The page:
While 401(k)s are a fantastic employer benefit, the unfortunate reality is that they are often riddled with fees that are difficult to understand. As an employer, it’s important to know what you and your employees are paying, and to benchmark your plan to know if you’re overpaying. 401(k) management fees may seem impossible to figure out, but they can be broken down into a few key categories. If you are trying to demystify your current fee disclosure, read up on the categories you should be familiar with below.
|## **Fee Categories**|
|**401(k) Management Fee**||**How is it Charged?**||**Who Typically Pays?**|
|Custodial Fee||% of assets||Employees|
|Fund Expenses||% of assets||Employers|
|Advisory Fee||% of assets||Varies|
Recordkeeper (or “Platform”) Fees
Your recordkeeper is the entity that tracks the different sources of money in your plan. They often act as the plan administrator as well, generating notices for your plan, reporting, etc. Insofar as 401(k) management fees are concerned, the recordkeeper will usually have a flat fee (often called a base or platform fee), coupled with a per participant fee. These administrative costs are most often paid for by the plan sponsor.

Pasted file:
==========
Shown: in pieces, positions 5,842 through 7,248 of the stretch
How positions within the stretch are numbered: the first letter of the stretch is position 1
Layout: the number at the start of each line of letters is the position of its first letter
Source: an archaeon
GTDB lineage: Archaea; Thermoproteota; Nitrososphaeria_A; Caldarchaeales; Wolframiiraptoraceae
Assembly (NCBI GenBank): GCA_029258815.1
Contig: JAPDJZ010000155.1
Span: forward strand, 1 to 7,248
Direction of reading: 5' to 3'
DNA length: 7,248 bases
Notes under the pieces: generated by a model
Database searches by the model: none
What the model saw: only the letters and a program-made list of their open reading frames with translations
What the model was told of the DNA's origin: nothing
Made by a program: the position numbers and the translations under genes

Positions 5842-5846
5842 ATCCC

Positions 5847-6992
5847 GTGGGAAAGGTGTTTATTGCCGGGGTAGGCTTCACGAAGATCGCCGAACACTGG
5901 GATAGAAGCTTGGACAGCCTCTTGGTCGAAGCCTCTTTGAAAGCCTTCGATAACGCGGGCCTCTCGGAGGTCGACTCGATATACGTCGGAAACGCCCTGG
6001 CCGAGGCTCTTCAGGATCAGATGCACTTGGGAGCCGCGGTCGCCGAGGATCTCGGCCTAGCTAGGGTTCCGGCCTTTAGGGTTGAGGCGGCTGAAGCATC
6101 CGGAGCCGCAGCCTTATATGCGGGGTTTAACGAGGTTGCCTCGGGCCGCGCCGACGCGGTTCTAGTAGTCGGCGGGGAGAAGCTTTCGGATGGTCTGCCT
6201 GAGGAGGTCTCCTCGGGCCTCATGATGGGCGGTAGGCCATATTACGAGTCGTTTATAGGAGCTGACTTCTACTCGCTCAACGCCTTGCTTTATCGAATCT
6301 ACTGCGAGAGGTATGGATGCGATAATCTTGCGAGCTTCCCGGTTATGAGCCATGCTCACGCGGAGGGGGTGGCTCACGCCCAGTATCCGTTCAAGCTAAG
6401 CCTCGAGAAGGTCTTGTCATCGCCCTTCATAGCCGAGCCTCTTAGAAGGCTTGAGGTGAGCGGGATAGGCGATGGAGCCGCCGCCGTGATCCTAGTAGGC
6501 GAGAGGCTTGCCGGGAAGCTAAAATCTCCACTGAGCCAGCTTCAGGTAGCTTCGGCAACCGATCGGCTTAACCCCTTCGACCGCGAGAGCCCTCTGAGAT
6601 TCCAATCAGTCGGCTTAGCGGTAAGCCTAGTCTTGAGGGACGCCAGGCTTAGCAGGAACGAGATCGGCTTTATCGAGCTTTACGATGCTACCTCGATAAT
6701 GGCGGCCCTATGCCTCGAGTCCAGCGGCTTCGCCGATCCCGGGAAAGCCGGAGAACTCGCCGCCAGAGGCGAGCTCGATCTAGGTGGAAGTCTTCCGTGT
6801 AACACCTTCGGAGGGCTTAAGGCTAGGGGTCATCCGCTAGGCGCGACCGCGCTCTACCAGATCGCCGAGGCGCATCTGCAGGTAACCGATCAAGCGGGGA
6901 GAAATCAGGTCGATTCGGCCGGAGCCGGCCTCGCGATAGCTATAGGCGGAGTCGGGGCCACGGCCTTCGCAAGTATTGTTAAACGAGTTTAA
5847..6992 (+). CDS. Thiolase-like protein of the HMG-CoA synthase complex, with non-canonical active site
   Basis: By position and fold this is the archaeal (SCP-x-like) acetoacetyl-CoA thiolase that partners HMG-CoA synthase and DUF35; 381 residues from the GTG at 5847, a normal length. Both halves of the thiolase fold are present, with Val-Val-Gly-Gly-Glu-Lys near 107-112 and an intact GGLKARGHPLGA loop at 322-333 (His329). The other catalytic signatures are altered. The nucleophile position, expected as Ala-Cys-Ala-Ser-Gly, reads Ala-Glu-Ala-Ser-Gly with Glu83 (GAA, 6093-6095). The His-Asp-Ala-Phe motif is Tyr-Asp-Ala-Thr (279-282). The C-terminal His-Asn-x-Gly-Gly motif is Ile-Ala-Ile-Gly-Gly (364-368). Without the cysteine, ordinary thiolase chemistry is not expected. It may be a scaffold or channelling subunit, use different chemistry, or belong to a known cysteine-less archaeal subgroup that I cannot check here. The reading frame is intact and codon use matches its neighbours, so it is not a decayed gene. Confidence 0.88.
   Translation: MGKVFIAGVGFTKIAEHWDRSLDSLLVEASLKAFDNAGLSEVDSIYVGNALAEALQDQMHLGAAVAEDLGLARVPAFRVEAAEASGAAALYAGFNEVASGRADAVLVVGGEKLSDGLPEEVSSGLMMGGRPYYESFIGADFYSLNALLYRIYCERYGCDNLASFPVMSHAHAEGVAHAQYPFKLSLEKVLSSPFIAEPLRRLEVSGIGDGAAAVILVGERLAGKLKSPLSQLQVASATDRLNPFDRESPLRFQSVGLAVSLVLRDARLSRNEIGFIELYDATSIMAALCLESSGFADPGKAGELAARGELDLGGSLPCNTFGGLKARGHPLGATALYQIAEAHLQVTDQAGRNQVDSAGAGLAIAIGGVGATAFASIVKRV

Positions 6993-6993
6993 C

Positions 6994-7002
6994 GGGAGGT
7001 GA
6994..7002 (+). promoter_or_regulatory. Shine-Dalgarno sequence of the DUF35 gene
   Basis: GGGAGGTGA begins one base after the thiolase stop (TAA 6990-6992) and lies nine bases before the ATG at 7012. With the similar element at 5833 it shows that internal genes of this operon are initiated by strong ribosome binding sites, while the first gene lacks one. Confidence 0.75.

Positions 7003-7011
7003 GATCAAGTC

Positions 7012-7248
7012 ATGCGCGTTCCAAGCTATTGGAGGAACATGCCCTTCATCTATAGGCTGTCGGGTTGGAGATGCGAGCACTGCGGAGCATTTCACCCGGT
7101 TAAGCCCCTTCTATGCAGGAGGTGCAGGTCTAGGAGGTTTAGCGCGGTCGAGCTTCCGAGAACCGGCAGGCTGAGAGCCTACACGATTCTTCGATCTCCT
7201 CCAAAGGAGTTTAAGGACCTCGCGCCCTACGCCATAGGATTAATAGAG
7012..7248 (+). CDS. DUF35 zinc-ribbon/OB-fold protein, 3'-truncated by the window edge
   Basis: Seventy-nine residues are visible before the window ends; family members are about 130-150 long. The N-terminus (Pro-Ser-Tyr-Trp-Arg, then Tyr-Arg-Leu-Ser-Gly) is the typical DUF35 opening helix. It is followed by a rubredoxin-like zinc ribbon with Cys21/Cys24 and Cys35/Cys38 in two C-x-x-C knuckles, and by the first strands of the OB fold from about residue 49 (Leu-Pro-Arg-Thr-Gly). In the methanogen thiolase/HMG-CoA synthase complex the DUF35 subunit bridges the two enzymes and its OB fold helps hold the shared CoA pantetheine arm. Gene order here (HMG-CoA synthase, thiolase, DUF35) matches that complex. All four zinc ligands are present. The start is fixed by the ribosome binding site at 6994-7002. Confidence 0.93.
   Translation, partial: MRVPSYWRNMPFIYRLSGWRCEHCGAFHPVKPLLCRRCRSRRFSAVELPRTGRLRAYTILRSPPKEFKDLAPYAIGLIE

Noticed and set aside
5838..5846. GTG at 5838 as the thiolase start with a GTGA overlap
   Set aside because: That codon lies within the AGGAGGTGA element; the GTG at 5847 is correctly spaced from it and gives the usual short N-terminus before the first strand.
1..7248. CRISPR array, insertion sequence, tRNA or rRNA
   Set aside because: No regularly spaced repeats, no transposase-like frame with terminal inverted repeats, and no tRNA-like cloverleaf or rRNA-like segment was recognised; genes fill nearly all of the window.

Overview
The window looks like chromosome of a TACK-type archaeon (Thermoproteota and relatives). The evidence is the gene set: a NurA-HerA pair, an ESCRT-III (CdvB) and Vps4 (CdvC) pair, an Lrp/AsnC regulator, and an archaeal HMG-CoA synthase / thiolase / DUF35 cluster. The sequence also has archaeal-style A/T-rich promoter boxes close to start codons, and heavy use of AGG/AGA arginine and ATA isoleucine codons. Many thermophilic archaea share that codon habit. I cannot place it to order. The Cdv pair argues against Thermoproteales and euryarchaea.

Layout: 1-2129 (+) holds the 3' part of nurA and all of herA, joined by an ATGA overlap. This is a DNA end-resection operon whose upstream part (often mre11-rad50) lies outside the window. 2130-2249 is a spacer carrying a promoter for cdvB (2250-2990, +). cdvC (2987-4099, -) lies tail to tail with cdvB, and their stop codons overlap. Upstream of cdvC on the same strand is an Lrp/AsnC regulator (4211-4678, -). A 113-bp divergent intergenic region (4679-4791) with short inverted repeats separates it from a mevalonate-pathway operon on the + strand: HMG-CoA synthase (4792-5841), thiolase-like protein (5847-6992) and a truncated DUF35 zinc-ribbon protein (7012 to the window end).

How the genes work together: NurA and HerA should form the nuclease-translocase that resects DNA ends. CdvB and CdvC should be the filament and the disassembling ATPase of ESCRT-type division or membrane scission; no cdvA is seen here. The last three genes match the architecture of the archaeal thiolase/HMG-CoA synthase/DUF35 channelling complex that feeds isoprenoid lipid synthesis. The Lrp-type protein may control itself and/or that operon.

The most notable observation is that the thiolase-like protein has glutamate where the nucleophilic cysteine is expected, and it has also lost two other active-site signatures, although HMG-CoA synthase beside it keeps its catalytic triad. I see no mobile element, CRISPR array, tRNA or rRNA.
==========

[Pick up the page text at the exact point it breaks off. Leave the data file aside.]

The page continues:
Custodial fees are charged by (you guessed it) the plan’s custodian. These costs are sometimes outlined as part of the recordkeeping fees, but may also be listed completely separately. In most cases, the custodial fee will be an asset-based fee, meaning that it is charged a percentage of the plan assets. Unlike the recordkeeping fees, these are usually paid for by the plan participants, directly out of their account balance.
If your plan does not use a “bundled” solution where the recordkeeper acts as an administrator, then your plan will use a third party administrator (TPA). TPA fees are generally based on the number of participants in your plan. They can either be paid for by the employer or passed on to employees as a percent of assets invested.
While fund fees may not necessarily fall into the category of a 401(k) management fee, every 401(k) has them so we thought it would make sense to touch on this in our post. Each fund offered in the 401(k) line-up will have an associated expense ratio. This is something that you should pay close attention to, as some funds have additional fees built in, such as commissions and kickbacks (also known as 12b-1 fees) to fund managers or advisors, which can increase the expense ratios unnecessarily.
If you have an investment advisor on your plan to choose the fund line-up, complete advisory sessions, etc. then you are also paying an advisory fee. This is sometimes charged as a per participant fee, but most often is an asset-based fee (like the custodial fees) that participants pay for out of their plan balance.